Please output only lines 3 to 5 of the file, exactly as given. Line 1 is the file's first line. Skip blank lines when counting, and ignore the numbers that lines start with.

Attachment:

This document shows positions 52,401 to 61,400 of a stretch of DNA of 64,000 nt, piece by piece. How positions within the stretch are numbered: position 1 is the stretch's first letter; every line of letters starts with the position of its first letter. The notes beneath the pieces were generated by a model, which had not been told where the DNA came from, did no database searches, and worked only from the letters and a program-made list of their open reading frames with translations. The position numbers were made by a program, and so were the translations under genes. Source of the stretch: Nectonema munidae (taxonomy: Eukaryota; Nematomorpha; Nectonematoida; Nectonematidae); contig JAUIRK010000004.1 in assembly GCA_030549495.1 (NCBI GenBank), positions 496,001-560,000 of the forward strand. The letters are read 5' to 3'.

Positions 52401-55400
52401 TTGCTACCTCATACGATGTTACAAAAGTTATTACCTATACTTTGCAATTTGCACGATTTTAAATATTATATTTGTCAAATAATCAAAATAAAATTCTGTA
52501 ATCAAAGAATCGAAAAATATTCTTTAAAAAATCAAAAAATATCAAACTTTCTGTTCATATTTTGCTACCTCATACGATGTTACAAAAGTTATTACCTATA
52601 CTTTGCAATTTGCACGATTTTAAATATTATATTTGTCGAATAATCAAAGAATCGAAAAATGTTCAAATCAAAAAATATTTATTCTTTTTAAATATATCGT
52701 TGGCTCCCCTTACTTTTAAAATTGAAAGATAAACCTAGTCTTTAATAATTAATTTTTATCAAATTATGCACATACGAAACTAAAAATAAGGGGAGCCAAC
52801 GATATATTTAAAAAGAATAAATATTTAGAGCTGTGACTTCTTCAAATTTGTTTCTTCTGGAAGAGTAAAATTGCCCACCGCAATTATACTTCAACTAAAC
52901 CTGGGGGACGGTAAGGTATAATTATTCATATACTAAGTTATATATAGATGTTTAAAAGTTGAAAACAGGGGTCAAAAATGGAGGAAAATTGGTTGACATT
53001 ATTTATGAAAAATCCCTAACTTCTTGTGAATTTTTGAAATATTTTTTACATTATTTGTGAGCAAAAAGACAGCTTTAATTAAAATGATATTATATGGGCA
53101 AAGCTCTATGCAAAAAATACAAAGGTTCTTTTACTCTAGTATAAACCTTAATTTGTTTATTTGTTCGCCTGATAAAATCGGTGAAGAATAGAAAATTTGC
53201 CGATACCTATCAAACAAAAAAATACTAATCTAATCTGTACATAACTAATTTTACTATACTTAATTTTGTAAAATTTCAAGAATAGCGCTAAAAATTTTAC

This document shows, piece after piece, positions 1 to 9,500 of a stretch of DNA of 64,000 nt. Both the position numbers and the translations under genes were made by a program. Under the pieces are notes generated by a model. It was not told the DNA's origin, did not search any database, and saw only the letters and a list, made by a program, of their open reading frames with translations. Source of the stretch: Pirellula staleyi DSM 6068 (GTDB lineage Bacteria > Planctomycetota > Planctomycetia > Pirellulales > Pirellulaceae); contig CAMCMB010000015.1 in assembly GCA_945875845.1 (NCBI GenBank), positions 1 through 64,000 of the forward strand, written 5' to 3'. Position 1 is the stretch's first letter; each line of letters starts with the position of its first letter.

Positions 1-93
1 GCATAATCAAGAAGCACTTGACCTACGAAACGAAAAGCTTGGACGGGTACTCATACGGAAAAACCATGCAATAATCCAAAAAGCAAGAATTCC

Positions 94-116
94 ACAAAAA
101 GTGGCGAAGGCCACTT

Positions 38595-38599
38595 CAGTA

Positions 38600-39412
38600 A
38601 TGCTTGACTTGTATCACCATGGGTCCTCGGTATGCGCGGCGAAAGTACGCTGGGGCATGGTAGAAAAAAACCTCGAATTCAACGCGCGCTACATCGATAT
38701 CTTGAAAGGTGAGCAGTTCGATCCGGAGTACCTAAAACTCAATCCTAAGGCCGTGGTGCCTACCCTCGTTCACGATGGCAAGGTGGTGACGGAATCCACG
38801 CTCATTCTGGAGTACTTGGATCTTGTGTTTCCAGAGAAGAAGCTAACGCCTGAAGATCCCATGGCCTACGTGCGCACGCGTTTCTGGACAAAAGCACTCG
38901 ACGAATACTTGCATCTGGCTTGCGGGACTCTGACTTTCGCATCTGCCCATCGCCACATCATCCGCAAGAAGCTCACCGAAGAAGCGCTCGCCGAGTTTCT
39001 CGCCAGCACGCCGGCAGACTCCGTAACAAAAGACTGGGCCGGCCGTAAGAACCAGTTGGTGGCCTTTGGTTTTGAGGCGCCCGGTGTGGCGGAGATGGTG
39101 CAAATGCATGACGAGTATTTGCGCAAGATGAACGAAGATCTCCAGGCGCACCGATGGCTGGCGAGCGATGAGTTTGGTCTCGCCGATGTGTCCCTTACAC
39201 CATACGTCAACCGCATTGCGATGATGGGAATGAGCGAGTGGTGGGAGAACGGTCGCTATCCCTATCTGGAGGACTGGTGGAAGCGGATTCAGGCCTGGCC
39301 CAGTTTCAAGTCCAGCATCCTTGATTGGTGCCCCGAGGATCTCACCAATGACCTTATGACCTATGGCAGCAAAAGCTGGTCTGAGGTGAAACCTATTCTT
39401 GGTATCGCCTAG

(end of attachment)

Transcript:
52401 TTGCTACCTCATACGATGTTACAAAAGTTATTACCTATACTTTGCAATTTGCACGATTTTAAATATTATATTTGTCAAATAATCAAAATAAAATTCTGTA
52501 ATCAAAGAATCGAAAAATATTCTTTAAAAAATCAAAAAATATCAAACTTTCTGTTCATATTTTGCTACCTCATACGATGTTACAAAAGTTATTACCTATA
52601 CTTTGCAATTTGCACGATTTTAAATATTATATTTGTCGAATAATCAAAGAATCGAAAAATGTTCAAATCAAAAAATATTTATTCTTTTTAAATATATCGT